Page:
Nevada Gaming Control Board chairman AG Burnett passed over Optimal like it was an irrelevance. Garber described Optimal thus: “That company processed billions of dollars of credit card transactions for hotels, restaurants, electronic commerce type stores and for licensed Internet gaming companies. And ultimately through a series of transactions that company was acquired by a NASDAQ listed company, and I became the CEO of the company from about 2003 to 2006.”
That was it. There was no probing as to the nature of internet gaming or how the company managed to process internet gaming transactions in a banking and legal environment that was suspicious of them. There was no probing whatsoever. Massachusetts seemed a bit more thorough in that regard.
Burnett’s conversation with Garber then turned to PartyGaming and its settlement with the DOJ. He concluded: “It is my own personal opinion that during your time with your previous company you performed admirably under a series of probably very difficult circumstances.”
Massachusetts took a different tack: “The Commission may choose to view his action in initiating contact with the DOJ as recognition on his part that pre-UIGEA Internet gambling activity would not be forgiven altogether.”
Burnett though was positively gushing in his summary: “…it should be noted there are several individuals that we have looked at in relation to this application…and I find all of them to be suitable. And most notably Mr. Garber. I have had some communications with you over the last two years or so, and… I think that Caesars is probably lucky to have you onboard. It is my hope that you will guide the company through the continuing tangled web of laws regarding this sector or lack thereof.”
He also gave a green light to Caesars’ due diligence on 888, which Massachusetts did not look into, although it had huge concerns about the rest of its due diligence.
Of course, this story is not just about Mitch Garber. There will be a fair few gaming executives out there with butterflies in their stomachs right now. Who will be and who won’t be licensed by US regulators has been the subject of the most fevered gossip since the US seriously looked like opening up again to online gaming.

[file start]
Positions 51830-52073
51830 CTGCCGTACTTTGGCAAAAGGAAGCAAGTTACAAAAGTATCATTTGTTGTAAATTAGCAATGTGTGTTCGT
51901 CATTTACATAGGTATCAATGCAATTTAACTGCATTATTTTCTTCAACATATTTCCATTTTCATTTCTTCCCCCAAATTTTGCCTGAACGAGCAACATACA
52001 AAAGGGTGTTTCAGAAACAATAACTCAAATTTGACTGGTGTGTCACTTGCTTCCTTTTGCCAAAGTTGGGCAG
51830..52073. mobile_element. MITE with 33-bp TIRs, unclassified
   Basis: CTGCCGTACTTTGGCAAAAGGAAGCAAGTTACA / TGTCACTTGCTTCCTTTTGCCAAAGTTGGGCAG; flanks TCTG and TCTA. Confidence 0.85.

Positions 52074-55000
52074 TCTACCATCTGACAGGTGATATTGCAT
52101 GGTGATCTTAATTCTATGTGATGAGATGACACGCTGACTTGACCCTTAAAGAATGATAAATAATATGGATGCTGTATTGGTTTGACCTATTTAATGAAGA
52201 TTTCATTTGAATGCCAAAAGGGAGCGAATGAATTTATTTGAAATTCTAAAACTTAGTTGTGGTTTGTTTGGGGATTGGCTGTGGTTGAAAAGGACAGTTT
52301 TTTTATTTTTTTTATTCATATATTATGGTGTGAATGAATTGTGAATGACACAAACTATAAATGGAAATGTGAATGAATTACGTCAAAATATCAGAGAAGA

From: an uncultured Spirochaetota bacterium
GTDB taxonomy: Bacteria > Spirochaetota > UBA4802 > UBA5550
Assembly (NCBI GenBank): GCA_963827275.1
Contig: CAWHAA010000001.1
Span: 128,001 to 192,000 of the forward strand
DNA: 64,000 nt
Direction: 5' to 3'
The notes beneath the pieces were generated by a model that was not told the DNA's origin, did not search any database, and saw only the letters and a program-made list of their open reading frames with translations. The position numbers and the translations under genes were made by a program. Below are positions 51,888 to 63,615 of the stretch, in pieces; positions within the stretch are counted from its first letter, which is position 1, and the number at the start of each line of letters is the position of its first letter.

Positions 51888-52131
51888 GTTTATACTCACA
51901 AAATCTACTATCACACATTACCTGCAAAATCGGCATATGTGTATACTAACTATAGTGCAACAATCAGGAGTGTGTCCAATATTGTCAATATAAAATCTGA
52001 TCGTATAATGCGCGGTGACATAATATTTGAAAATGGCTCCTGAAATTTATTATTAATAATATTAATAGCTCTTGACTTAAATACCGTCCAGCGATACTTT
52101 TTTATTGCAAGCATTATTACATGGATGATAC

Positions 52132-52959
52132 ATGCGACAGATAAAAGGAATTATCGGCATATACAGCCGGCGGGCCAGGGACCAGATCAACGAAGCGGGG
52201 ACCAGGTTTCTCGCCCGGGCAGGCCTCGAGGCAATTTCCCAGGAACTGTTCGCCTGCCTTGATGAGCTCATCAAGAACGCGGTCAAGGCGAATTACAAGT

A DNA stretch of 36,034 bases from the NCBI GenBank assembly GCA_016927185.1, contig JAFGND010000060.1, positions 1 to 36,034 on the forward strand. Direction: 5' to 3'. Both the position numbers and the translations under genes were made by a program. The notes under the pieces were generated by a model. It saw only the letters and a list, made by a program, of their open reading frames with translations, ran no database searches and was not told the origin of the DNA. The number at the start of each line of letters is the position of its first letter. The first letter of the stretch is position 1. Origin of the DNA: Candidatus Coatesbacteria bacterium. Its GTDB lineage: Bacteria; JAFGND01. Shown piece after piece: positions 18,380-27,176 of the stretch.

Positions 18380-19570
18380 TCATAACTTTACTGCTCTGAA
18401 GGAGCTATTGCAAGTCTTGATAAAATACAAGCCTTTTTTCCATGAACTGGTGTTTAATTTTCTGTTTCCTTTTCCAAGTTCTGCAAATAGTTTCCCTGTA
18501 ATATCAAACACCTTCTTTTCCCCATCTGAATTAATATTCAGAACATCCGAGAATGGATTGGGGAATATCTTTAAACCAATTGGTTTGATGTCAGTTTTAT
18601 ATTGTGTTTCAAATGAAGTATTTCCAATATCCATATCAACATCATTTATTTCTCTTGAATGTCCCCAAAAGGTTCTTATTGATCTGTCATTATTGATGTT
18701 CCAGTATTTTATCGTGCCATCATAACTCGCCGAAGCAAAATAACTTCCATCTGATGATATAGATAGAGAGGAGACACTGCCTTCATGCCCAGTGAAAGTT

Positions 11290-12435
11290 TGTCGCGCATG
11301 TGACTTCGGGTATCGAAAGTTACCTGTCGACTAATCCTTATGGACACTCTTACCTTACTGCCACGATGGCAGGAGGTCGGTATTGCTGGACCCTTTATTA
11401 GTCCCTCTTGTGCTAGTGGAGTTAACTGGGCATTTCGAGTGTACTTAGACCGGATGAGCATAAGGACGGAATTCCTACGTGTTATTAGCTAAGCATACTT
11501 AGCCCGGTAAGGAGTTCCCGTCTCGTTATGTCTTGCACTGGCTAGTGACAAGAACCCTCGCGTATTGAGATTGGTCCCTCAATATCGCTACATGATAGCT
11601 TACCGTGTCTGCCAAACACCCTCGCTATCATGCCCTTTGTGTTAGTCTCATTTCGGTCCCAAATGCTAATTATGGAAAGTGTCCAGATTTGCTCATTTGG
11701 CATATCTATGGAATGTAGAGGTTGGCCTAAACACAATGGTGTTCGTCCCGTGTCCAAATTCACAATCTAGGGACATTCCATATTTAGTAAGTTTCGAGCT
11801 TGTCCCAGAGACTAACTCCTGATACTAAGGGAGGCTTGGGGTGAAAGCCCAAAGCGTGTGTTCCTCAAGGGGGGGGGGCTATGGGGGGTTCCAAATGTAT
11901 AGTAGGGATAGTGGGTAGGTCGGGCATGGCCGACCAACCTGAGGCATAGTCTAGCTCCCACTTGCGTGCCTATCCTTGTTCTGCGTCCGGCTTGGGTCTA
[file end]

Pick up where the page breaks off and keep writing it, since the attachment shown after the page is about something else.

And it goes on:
It will be interesting to see if Caesars calms the “bad actor” rhetoric it has been using to tar PokerStars with. Its arbitrary choice of UIGEA as a cutoff date conveniently avoids the issue of Optimal’s sportsbook past and has now been exposed as an irrelevance by Massachusetts. However, insiders have told me with no caveats that Optimal will be licensed in New Jersey. Apparently an announcement is due any day now.
The payments provider will claim it has legal precedent on its side. In 2001, MasterCard and Visa were sued in a civil RICO suit for processing sports betting transactions. The judge distinguished clearly between the payment processor and the sports betting company. The case was dismissed. However, the DOJ has always said Mastercard is not a precedent because DoJ was not a party to that proceeding.
Tricky legals aside, the whole issue just goes to show that everyone with experience in online gaming has skeletons in the closet. One only needs to look at bwin.party CEO Norbert Teufelberger and his ongoing criminal case in France to see what a pickle executives can get into with outdated laws.
A personal view is that US law is struggling to catch up with the internet age and its authorities should be learning from entrepreneurs rather than excluding them from business or worse, imprisoning them.
However, my view doesn’t count for nought, let’s see what New Jersey DGE director David Rebuck thinks. He has told attorneys working on licensing applications that he does not care about pre-UIGEA operations. But does that apply to sports betting? Or payments for sports betting? Over to you Dave.